baculum

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English[edit]

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Etymology[edit]

From Latin baculum (stick, staff, sceptre, cudgel)

Pronunciation[edit]

Noun[edit]

baculum (plural baculums or bacula)

  1. A bone found in the penis of some mammals.
  2. A small rod-like structure found in spores and pollen.

Synonyms[edit]

Translations[edit]


Dutch[edit]

Noun[edit]

baculum n (plural [please provide], diminutive [please provide])

  1. penis bone

Synonyms[edit]


Latin[edit]

Alternative forms[edit]

Etymology[edit]

From Proto-Indo-European *bakklom, from *bak- (stick). Cognate with Ancient Greek βάκτρον (báktron), βακτηρία (baktēría), English peg. See also beccus.

Pronunciation[edit]

Noun[edit]

baculum n (genitive baculī); second declension

  1. walking stick, staff
  2. sceptre, rod
  3. (Ecclesiastical Latin) a support, stay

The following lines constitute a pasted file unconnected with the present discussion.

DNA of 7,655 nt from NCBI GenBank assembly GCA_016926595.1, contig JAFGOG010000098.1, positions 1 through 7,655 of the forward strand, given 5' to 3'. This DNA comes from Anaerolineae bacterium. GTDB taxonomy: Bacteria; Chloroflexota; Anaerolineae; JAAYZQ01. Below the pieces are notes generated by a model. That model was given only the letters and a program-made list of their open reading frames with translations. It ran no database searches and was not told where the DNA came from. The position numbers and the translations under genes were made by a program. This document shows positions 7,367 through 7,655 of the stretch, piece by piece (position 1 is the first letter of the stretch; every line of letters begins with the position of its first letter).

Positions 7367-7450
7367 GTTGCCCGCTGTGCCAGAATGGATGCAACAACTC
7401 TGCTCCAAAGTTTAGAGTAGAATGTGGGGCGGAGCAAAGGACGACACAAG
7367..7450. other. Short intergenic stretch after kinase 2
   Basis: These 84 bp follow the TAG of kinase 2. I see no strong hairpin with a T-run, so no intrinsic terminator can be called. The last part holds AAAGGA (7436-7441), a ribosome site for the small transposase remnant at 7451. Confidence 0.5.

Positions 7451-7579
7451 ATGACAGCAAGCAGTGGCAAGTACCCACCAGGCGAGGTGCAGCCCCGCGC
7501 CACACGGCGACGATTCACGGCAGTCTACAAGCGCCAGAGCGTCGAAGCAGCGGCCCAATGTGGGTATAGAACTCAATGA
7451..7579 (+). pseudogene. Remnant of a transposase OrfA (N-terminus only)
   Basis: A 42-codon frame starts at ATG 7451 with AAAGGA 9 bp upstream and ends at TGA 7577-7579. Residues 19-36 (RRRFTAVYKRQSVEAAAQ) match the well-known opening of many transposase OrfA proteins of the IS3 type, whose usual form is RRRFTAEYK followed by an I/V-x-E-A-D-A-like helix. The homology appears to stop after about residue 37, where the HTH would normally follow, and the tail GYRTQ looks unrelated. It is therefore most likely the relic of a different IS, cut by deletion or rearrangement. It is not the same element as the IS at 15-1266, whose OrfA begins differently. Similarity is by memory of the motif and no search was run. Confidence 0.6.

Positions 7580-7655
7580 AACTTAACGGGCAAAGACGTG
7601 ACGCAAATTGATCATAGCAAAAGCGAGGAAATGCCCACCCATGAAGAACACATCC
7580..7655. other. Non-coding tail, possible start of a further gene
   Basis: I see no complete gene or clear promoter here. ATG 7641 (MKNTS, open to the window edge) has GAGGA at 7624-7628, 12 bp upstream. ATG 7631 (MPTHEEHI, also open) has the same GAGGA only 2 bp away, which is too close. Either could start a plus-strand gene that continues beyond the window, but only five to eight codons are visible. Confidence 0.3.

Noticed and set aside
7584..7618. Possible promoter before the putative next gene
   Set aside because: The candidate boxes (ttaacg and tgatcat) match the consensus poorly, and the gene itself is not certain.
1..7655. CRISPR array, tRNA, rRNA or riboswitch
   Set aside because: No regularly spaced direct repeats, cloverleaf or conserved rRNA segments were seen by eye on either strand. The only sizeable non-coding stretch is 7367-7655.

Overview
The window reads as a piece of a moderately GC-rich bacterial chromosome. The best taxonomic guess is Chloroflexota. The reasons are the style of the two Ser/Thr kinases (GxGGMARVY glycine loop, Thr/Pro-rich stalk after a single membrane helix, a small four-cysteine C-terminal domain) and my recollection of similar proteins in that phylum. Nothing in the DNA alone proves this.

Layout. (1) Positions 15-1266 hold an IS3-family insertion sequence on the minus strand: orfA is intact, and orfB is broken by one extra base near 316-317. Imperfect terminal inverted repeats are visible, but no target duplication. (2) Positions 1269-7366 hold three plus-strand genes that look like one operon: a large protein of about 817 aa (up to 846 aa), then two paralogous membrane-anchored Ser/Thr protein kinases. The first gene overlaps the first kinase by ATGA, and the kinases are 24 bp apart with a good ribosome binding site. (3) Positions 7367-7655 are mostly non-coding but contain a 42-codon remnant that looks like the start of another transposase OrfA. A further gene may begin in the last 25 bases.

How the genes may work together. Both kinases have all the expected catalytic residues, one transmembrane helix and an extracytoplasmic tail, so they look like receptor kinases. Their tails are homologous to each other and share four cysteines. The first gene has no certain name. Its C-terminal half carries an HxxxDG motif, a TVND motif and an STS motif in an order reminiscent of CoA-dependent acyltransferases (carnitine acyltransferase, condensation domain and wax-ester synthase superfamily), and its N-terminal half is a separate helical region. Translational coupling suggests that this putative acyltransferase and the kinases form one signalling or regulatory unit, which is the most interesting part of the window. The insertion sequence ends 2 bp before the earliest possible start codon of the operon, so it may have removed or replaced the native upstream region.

4. stick, cudgel

Inflection[edit]

Second declension.

Case Singular Plural
nominative baculum bacula
genitive baculī baculōrum
dative baculō baculīs
accusative baculum bacula
ablative baculō baculīs
vocative baculum bacula

Derived terms[edit]

Descendants[edit]

References[edit]

  • baculum in Charlton T. Lewis and Charles Short (1879) A Latin Dictionary, Oxford: Clarendon Press
  • baculum in Charlton T. Lewis (1891) An Elementary Latin Dictionary, New York: Harper & Brothers
  • baculum” in Félix Gaffiot’s Dictionnaire Illustré Latin-Français, Hachette (1934)
  • baculum in Harry Thurston Peck, editor (1898) Harper's Dictionary of Classical Antiquities, New York: Harper & Brothers
  • baculum in William Smith et al., editor (1890) A Dictionary of Greek and Roman Antiquities, London: William Wayte. G. E. Marindin